British actress Juliet Stevenson attends the world premiere of Diana in central London on September 5, 2013. The film is a biopic of the late princess of Wales who died in a Paris car crash in 1997, and follows Diana's romance with London-based Pakistani surgeon Hasnat Khan, whom many friends of the princess say was her real love. — Photo by AFP

LONDON: Critics have savaged “Diana”, a biopic of the late princess of Wales who died in a Paris car crash 16 years ago, just hours after its world premiere on Thursday.

Lead actress Naomi Watts has already defended her involvement in the controversial film, which follows Diana's romance with London-based Pakistani surgeon Hasnat Khan.

But within hours of the premiere, a string of merciless reviews in the British press shattered the party spirit.

The Times praised Watts for doing “her level best with a squirmingly embarrassing script” but concluded that the film was still “atrocious and intrusive”.

“Poor Princess Diana,” wrote Guardian critic Peter Bradshaw.

“I hesitate to use the term 'car crash cinema'. But the awful truth is that, 16 years after that terrible day in 1997, she has died another awful death.”

The Daily Telegraph gave the film two stars, one more than both the Guardian and Times, but was also withering in its assessment.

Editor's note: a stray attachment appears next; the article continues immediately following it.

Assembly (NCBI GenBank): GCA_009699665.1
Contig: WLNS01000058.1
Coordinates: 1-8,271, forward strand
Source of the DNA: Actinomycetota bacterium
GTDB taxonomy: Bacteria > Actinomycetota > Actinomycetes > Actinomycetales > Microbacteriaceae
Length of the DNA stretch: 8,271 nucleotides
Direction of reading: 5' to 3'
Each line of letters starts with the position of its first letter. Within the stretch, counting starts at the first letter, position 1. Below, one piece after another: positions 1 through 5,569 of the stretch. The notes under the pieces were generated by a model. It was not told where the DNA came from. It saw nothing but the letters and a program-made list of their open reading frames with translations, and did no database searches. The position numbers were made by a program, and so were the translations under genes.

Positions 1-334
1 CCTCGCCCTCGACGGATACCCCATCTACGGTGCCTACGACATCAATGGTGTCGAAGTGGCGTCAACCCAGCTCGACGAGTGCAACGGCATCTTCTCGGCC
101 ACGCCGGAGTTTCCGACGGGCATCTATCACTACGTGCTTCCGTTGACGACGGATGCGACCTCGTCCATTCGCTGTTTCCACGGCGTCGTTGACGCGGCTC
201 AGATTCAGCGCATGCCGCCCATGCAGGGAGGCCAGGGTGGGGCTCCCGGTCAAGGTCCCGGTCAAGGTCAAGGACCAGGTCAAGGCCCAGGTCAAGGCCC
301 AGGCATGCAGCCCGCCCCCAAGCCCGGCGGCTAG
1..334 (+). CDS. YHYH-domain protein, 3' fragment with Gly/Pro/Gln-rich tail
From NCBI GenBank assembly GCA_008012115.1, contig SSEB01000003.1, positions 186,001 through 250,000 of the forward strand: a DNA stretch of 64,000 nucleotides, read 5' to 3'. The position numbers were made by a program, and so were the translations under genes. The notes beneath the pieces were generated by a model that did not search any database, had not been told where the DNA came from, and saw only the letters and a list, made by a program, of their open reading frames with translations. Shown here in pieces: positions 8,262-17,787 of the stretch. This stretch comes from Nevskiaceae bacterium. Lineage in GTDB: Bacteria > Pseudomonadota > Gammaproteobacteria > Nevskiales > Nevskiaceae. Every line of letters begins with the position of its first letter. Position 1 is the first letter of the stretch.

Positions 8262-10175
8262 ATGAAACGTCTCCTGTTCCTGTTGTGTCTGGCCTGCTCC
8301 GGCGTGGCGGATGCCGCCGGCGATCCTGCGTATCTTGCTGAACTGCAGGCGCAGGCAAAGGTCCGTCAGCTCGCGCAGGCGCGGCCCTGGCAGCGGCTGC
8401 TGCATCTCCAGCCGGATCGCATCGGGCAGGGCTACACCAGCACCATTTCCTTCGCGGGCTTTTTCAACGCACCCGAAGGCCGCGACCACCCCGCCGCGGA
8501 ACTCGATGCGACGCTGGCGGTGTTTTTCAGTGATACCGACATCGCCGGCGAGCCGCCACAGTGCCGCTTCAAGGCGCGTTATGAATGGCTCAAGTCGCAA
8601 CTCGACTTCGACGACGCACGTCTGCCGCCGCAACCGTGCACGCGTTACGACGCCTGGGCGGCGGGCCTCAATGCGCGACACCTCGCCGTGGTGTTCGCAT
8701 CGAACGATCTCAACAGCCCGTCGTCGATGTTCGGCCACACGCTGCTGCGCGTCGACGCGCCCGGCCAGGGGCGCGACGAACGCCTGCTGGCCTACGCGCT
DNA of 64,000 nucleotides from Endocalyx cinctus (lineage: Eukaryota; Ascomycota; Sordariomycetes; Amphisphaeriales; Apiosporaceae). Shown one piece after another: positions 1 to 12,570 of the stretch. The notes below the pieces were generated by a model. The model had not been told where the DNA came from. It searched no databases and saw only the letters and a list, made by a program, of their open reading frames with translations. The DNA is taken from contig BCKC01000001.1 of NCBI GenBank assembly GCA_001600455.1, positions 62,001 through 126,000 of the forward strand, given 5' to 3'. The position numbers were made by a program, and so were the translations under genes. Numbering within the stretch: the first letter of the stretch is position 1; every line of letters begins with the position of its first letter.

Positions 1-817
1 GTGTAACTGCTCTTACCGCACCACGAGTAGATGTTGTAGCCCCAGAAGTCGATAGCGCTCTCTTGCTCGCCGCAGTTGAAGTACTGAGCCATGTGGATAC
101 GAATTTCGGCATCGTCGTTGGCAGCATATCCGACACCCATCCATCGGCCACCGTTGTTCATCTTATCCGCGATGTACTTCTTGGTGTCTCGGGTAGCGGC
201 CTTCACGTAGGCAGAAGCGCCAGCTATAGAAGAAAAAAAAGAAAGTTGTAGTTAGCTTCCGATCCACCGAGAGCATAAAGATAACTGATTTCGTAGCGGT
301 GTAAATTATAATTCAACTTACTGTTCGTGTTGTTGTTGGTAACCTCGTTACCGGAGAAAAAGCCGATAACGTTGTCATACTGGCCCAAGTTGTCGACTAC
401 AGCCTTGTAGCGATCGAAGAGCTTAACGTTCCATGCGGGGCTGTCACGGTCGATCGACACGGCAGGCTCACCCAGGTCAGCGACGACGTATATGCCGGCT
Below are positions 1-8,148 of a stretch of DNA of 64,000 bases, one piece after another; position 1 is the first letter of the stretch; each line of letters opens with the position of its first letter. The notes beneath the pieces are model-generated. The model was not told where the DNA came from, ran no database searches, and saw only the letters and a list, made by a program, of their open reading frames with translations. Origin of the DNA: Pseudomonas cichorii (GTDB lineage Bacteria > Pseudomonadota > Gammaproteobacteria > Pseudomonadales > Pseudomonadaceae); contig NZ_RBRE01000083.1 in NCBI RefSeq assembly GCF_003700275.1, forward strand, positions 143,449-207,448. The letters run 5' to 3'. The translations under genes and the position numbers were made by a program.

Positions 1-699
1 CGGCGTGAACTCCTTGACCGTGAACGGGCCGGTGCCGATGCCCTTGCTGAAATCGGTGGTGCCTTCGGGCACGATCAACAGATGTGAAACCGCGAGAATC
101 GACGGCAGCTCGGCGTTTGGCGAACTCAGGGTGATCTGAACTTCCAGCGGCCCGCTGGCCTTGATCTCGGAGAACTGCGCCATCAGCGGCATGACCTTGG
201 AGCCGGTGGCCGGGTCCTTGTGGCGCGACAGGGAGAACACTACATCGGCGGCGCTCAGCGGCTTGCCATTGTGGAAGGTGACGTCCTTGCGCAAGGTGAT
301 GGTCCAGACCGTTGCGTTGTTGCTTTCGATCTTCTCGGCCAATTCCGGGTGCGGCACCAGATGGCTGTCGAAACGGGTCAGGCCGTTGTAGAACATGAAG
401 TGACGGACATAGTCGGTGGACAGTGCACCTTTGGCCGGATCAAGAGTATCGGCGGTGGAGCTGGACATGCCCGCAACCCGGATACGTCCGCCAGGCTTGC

“What's the point of 'Diana'?” reviewer Davis Gritten asked rhetorically.

Based on Kate Snell's 2001 book “Diana: Her Last Love”, the film suggests that Diana started dating Dodi Fayed, whom many friends of the princess say was her real love, to make Khan jealous.

That is a claim challenged by many close to the princess.

Diana and Fayed died when the Mercedes in which they were travelling slammed into a pillar in a Paris road tunnel in 1997 while being pursued by press photographers.

Diana and heir to the British throne Prince Charles divorced in 1996 after 15 turbulent years of marriage which produced two sons, Princes William and Harry.

Watts, dressed in a figure-hugging white gown, was joined on the red carpet at London's Leicester Square by British-Indian actor Naveen Andrews, who plays her on-screen lover.

The British-Australian actress who came to prominence in “Mulholland Drive”in 2001, admitted that she had taken a risk by accepting the role of the “People's Princess”.